Turkish President Abdullah Gul (L) and Prime Minister Tayyip Erdogan arrive at an opening ceremony of a new line of the Ankara Metro in Ankara February 12, 2014 (Photo: Reuters)
Turkish President Abdullah Gul has lost tens of thousands of Twitter followers after signing into force a controversial law voted in by parliament that would tighten controls over web use.
Gul, a frequent user of social media, lost almost 80,000 followers after he tweeted late Tuesday that he had approved the contested bill.
He said the government had assured him that it would soften two disputed articles of the legislation, which the opposition and rights groups say infringes citizens' freedoms.
"I am aware of the problems mainly on two points... These concerns will be taken into account in the new law," said Gul, who still has 4.3 million Twitter followers.
Nonetheless, the move triggered an angry response on Twitter.
"Good morning/First thing to do today#[email protected]," tweeted one user using the name mevan.
"President Gul approved Internet law. Welcome to the censorship era on Internet," wrote another , named @tanikunal.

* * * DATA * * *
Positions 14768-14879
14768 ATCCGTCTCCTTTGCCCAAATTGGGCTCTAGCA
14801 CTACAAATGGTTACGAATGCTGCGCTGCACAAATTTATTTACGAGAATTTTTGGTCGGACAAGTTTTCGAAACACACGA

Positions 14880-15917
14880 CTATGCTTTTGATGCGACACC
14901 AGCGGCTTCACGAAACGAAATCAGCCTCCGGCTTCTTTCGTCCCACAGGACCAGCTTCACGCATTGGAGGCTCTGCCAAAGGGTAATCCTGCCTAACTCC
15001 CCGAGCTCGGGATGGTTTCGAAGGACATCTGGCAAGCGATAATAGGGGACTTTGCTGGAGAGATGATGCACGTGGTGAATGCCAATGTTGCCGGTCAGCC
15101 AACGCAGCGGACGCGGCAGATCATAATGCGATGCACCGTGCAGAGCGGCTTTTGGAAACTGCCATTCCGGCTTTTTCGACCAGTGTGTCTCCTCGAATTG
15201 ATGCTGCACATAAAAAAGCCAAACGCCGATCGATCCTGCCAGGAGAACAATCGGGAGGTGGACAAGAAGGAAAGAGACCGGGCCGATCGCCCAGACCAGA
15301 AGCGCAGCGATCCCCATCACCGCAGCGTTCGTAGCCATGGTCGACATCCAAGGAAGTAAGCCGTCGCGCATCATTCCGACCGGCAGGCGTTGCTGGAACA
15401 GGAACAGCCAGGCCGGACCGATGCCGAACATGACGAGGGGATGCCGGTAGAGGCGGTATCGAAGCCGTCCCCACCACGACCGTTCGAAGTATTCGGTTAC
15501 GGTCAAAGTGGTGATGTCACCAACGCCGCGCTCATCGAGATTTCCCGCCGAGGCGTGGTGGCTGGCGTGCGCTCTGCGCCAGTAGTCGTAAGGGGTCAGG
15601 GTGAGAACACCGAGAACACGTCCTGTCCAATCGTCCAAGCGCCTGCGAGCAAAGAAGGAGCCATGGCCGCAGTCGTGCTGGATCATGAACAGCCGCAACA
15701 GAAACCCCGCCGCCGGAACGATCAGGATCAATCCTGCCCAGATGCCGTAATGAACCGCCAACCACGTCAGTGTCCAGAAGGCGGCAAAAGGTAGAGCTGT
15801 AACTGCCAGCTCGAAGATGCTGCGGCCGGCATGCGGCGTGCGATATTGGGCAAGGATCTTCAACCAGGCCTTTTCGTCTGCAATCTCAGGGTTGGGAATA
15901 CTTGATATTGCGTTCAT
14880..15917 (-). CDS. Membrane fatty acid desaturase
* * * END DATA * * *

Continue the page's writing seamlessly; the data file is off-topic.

@zuhalayla wrote: "Mr. Gul approved the Internet censorship law in Turkey. Freedom of speech is the worst circumstance than ever before".
The Internet bill has sparked outrage both at home and abroad and fuelled concerns over the state of democracy under Prime Minister Recep Tayyip Erdogan.
Erdogan has however vehemently denied accusations of online censorship, and boasted that the number of Internet subscribers in predominantly Muslim Turkey has swelled to 34 million from 20,000 since the AKP came to power in 2002.
Under the new law, the Telecommunications Communications Presidency (TIB) can demand that Internet providers block pages deemed insulting or considered an invasion of privacy.
But the government is now proposing that the TIB will have to inform a judge about any decision to block a web page.
The judge would then have to issue a ruling within 48 hours or the TIB move would be deemed invalid.
Turkey's all-powerful leader since 2003, Erdogan is openly suspicious of the Internet, branding Twitter a "menace" for helping organise mass nationwide protests in June in which six people died and thousands were hurt.
Observers say Gul, who hails from Erdogan's Islamic-rooted Justice and Development Party (AKP), has been stuck between his political career and conflicting views with the premier's conservative policies.
The president, who has portrayed himself as an Internet fan, tweeted in 2011: "Anyone who wants it should be able to roam freely on the Internet".